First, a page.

(NaturalNews) People who use Western medicine have for a long time viewed their health as something they can manage rather than something that is affected by everything they do. After all, it might seem a lot easier to some people to just pop a pill to take care of an ailment rather than examine their lifestyle and make permanent changes. Perhaps it is easier, but it is not necessarily the best way to care for one's health.
According to the Centers for Disease Control, 48% of Americans during any given month take a prescription drug, a percentage that has increased over the last decade. In fact, Americans spent more than $234 billion on prescription drugs in 2008. It is apparent that Americans think pills are the solution to all that ails them.
That is not surprising. For example, most Natural News readers already know that poor nutrition and exercise habits have caused diabetes to spiral out of control in the U.S. According to the American Diabetes Association, over 25 million Americans have the disease. And, once diagnosed, are people cured of this illness? No, but they are given drugs to help them manage this disease. They are given things like Nateglinide to force the body to release insulin or Metformin to cause the body to become more sensitive to insulin. Surely, patients are also told about ways to manage their diabetes through their diet and exercise habits as well, but these approaches are often secondary to medication solutions.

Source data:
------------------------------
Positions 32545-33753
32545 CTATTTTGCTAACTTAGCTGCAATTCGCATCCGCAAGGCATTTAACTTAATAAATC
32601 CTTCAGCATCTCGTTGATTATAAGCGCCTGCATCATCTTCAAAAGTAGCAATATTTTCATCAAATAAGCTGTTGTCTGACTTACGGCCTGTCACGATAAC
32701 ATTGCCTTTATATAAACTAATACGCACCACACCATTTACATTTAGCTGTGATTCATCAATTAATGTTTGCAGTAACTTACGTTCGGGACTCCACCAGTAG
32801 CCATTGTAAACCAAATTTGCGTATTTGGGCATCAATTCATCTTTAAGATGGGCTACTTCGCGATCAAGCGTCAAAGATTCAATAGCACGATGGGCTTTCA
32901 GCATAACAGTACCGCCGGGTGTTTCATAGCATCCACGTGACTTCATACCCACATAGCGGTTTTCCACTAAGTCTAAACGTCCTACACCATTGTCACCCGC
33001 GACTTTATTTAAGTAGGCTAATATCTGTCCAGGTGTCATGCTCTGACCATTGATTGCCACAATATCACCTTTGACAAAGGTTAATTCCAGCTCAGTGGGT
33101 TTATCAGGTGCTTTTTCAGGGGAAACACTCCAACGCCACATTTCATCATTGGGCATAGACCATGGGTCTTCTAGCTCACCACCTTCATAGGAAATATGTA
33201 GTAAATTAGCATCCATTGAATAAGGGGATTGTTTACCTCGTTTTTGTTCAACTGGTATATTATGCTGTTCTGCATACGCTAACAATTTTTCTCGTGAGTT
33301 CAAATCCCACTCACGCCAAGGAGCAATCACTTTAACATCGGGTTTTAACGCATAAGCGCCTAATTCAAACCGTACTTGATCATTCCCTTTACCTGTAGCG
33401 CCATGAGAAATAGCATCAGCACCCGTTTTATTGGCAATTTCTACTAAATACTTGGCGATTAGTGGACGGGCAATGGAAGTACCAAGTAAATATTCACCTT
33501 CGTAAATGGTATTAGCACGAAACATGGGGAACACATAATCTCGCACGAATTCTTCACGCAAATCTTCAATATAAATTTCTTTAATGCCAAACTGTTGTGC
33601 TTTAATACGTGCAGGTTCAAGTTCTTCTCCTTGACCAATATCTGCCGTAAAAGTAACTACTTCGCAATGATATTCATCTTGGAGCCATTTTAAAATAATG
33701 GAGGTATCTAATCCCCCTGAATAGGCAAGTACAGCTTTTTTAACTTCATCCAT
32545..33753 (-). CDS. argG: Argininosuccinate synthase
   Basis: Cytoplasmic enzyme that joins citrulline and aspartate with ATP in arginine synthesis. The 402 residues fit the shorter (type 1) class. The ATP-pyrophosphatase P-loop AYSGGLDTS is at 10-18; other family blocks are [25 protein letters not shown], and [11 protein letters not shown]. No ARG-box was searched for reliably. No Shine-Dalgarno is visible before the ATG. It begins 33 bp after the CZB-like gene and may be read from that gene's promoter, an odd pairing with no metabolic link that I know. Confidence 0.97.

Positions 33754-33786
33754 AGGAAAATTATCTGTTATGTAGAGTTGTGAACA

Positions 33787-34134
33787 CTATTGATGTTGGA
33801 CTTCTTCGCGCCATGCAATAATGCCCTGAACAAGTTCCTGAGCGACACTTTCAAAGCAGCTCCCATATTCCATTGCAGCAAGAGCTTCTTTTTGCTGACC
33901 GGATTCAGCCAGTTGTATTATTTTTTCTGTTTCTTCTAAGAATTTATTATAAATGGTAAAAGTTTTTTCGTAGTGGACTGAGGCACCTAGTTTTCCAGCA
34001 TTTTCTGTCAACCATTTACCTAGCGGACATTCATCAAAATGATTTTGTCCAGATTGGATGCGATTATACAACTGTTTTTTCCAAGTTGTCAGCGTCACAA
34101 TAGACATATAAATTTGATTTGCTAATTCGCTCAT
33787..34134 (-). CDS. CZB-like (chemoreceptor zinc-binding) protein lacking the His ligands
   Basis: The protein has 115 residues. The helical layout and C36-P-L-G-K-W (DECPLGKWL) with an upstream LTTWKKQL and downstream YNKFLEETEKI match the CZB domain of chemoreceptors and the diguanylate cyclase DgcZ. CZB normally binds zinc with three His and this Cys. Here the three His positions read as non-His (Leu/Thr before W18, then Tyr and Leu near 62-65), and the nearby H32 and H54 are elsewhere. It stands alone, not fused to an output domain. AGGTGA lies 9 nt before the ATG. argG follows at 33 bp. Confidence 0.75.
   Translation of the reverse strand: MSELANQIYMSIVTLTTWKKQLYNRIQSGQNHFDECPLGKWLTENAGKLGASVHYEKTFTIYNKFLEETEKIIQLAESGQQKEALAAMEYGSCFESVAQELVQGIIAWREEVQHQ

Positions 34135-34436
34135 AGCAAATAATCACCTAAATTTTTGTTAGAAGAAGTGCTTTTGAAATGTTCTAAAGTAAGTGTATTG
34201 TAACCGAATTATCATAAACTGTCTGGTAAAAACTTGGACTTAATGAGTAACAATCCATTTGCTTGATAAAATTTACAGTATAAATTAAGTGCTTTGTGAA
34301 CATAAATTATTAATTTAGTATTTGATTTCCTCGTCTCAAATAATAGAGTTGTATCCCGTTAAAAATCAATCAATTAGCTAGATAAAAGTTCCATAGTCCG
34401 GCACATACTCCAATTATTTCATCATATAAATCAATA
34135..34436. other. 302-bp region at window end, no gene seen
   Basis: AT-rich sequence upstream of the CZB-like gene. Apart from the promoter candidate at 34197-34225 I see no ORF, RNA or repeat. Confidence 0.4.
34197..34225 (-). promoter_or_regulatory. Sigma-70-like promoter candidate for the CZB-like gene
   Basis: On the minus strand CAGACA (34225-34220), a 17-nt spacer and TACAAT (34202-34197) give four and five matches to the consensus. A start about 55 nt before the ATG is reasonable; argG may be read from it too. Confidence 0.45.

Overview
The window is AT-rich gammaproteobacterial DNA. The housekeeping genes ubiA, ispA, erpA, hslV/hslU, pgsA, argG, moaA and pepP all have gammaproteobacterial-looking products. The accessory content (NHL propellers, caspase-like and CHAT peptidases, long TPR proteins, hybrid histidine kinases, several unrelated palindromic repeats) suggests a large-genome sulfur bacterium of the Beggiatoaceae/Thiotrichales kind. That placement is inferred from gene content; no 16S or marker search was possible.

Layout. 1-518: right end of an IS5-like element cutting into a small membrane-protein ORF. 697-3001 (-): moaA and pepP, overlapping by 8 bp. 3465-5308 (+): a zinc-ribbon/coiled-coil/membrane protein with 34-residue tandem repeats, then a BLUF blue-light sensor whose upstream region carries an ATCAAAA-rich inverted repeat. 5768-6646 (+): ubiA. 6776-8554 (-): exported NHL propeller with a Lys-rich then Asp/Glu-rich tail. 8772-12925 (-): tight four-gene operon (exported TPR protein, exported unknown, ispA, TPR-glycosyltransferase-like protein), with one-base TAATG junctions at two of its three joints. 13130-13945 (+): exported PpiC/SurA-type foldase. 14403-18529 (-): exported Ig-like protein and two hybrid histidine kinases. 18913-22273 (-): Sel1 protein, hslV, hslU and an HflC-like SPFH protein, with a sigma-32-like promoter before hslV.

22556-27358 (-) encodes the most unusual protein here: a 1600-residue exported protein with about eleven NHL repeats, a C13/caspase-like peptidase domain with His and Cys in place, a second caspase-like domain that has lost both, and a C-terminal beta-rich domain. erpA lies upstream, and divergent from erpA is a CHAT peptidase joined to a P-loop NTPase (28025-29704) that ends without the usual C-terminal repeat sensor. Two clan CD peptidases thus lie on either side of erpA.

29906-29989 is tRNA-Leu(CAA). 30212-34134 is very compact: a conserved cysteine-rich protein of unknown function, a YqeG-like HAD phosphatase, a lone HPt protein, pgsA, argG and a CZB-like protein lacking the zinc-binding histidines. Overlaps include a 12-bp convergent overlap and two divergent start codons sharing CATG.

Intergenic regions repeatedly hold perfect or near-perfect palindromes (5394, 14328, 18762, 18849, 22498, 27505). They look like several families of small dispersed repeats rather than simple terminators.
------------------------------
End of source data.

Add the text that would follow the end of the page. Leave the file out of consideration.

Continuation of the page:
Perhaps it comes down to patients rethinking the way they think about their health. Instead of deciding to take medication immediately and considering pharmaceutical solutions to be the ultimate answer, patients might want to look at their overall lifestyle and examine choices they can make to solve the problem themselves. In the case of the above example, why not make a complete lifestyle change before resorting to medication? Mike Adams himself has explained how diabetes can be cured -- completely reversed -- by making a few changes. None of his suggestions involve taking a pill. Instead, they involve changing one's lifestyle through diet, exercise, and even getting a little sunshine.
So, no, there is no easy quick fix. People who just choose to take medication and continue living their lives as they have, poor habits and all, will eventually face even bigger medical problems. How many people have had a triple bypass but don't change their eating habits and face another surgical solution a few years down the road? Better for people to instead rethink their views about their health and make permanent changes that they'll never regret.